On October 22, 1976, Clyde Kilby, who is now with Christ in Heaven, gave an unforgettable lecture. I went to hear him that night because I loved him. He had been one of my professors in English Literature at Wheaton College. He opened my eyes to more of life than I knew could be seen. O, what eyes he had! He was like his hero, C. S. Lewis, in this regard. When he spoke of the tree he saw on the way to class this morning, you wondered why you had been so blind all your life. Since those days in classes with Clyde Kilby,Psalm 19:1 has been central to my life: “The sky is telling the glory of God.”
That night Dr. Kilby had a pastoral heart and a poet’s eye. He pled with us to stop seeking mental health in the mirror of self-analysis, but instead to drink in the remedies of God in nature. He was not naïve. He knew of sin. He knew of the necessity of redemption in Christ. But he would have said that Christ purchased new eyes for us as well as new hearts. His plea was that we stop being unamazed by the strange glory of ordinary things. He ended that lecture in 1976 with a list of resolutions. As a tribute to my teacher and a blessing to your soul, I offer them for your joy.
1. At least once every day I shall look steadily up at the sky and remember that I, a consciousness with a conscience, am on a planet traveling in space with wonderfully mysterious things above and about me.
2. Instead of the accustomed idea of a mindless and endless evolutionary change to which we can neither add nor subtract, I shall suppose the universe guided by an Intelligence which, as Aristotle said of Greek drama, requires a beginning, a middle, and an end. I think this will save me from the cynicism expressed by Bertrand Russell before his death when he said: “There is darkness without, and when I die there will be darkness within. There is no splendor, no vastness anywhere, only triviality for a moment, and then nothing.”
3. I shall not fall into the falsehood that this day, or any day, is merely another ambiguous and plodding twenty-four hours, but rather a unique event, filled, if I so wish, with worthy potentialities. I shall not be fool enough to suppose that trouble and pain are wholly evil parentheses in my existence, but just as likely ladders to be climbed toward moral and spiritual manhood.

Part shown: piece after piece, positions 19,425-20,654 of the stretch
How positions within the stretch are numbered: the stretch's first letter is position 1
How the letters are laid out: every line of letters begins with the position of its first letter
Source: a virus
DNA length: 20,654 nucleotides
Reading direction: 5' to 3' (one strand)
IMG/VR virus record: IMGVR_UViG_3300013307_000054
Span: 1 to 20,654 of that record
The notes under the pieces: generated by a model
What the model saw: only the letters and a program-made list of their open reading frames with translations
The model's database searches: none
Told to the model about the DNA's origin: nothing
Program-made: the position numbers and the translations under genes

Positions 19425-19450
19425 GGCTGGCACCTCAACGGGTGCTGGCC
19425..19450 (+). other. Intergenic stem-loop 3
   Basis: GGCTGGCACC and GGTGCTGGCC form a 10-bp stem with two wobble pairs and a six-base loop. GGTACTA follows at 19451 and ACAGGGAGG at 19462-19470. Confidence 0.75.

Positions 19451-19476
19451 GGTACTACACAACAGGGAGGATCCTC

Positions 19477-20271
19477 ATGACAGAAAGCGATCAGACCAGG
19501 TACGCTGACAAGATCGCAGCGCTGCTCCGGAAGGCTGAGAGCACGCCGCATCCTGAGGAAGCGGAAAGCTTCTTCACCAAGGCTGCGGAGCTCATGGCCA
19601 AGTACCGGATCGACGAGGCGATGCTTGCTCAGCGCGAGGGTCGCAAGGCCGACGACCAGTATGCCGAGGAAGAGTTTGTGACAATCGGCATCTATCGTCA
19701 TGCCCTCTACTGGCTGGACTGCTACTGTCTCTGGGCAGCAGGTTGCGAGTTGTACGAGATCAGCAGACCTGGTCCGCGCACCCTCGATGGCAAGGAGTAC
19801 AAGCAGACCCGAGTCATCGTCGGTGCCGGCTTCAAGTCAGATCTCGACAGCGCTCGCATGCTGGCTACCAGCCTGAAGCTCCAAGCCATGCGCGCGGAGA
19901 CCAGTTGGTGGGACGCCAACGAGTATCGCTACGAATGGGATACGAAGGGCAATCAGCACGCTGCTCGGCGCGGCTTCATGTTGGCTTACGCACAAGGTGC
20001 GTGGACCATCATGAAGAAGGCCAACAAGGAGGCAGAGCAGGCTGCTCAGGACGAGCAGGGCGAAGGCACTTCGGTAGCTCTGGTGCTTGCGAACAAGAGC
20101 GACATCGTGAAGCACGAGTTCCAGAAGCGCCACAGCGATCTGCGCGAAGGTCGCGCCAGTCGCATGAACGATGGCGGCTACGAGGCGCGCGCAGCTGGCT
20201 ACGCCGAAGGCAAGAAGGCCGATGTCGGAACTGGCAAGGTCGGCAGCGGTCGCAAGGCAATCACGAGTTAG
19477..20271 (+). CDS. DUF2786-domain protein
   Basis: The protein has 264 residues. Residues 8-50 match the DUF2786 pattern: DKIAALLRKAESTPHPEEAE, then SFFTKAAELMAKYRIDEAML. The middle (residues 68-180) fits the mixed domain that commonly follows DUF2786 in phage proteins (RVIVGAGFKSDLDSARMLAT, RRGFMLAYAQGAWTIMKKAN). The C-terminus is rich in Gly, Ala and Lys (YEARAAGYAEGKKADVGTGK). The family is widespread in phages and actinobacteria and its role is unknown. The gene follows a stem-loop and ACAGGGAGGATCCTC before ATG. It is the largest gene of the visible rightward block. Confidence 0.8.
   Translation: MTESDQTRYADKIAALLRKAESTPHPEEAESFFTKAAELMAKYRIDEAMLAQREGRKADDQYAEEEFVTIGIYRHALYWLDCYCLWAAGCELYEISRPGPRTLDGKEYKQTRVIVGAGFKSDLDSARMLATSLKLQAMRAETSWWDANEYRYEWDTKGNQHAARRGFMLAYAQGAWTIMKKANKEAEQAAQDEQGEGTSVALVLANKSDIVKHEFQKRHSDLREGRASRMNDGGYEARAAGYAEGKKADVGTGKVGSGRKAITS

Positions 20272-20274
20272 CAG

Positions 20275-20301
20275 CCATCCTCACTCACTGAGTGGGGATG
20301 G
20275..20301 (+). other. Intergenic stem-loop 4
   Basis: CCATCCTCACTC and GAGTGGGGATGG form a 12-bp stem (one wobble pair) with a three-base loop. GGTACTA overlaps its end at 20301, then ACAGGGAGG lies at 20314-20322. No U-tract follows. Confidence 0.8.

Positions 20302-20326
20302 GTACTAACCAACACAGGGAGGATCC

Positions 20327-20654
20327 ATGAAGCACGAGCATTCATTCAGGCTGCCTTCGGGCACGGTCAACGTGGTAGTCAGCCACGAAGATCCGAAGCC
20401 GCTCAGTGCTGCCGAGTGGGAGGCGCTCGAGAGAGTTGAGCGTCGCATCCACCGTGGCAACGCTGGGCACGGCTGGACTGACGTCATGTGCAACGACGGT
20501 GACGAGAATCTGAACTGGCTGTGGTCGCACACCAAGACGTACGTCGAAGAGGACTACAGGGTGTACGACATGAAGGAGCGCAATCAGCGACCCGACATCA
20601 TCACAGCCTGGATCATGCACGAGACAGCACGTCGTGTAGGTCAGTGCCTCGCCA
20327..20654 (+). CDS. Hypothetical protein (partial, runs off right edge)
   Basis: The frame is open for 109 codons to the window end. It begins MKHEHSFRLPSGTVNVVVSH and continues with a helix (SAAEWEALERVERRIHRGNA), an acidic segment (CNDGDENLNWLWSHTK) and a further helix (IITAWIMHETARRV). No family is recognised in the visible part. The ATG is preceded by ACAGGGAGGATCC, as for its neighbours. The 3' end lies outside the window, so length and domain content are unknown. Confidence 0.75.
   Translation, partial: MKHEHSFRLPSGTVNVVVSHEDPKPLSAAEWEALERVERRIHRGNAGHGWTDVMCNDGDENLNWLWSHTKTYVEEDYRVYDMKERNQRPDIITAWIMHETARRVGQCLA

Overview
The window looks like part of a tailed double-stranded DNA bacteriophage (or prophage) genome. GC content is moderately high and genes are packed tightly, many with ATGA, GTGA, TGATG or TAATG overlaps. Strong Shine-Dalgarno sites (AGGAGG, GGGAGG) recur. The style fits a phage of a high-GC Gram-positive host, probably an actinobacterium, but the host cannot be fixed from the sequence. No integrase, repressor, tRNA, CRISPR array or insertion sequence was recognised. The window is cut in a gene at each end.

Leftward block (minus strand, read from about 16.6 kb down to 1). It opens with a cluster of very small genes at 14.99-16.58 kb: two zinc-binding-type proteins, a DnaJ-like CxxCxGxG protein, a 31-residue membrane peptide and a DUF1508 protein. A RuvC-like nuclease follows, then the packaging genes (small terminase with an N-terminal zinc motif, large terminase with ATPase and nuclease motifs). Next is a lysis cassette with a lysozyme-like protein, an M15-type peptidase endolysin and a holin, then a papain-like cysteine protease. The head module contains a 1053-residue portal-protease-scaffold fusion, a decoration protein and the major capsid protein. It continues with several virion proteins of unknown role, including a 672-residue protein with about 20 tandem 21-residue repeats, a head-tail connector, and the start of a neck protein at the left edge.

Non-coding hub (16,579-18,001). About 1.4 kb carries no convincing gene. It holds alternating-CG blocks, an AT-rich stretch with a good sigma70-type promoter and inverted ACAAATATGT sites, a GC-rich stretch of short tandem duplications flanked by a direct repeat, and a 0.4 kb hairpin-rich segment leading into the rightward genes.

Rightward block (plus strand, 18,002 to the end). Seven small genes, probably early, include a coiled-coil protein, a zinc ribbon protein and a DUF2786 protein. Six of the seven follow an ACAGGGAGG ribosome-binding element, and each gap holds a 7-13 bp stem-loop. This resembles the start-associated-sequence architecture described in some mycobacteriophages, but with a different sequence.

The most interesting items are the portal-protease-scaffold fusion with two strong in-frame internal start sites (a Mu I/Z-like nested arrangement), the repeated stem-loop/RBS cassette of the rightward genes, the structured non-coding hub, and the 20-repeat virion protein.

4. I shall not turn my life into a thin, straight line which prefers abstractions to reality. I shall know what I am doing when I abstract, which of course I shall often have to do.
5. I shall not demean my own uniqueness by envy of others. I shall stop boring into myself to discover what psychological or social categories I might belong to. Mostly I shall simply forget about myself and do my work.
6. I shall open my eyes and ears. Once every day I shall simply stare at a tree, a flower, a cloud, or a person. I shall not then be concerned at all to ask what they are but simply be glad that they are. I shall joyfully allow them the mystery of what Lewis calls their “divine, magical, terrifying and ecstatic” existence.
7. I shall sometimes look back at the freshness of vision I had in childhood and try, at least for a little while, to be, in the words of Lewis Carroll, the “child of the pure unclouded brow, and dreaming eyes of wonder.”
8. I shall follow Darwin’s advice and turn frequently to imaginative things such as good literature and good music, preferably, as Lewis suggests, an old book and timeless music.
9. I shall not allow the devilish onrush of this century to usurp all my energies but will instead, as Charles Williams suggested, “fulfill the moment as the moment.” I shall try to live well just now because the only time that exists is now.
10. Even if I turn out to be wrong, I shall bet my life on the assumption that this world is not idiotic, neither run by an absentee landlord, but that today, this very day, some stroke is being added to the cosmic canvas that in due course I shall understand with joy as a stroke made by the architect who calls himself Alpha and Omega.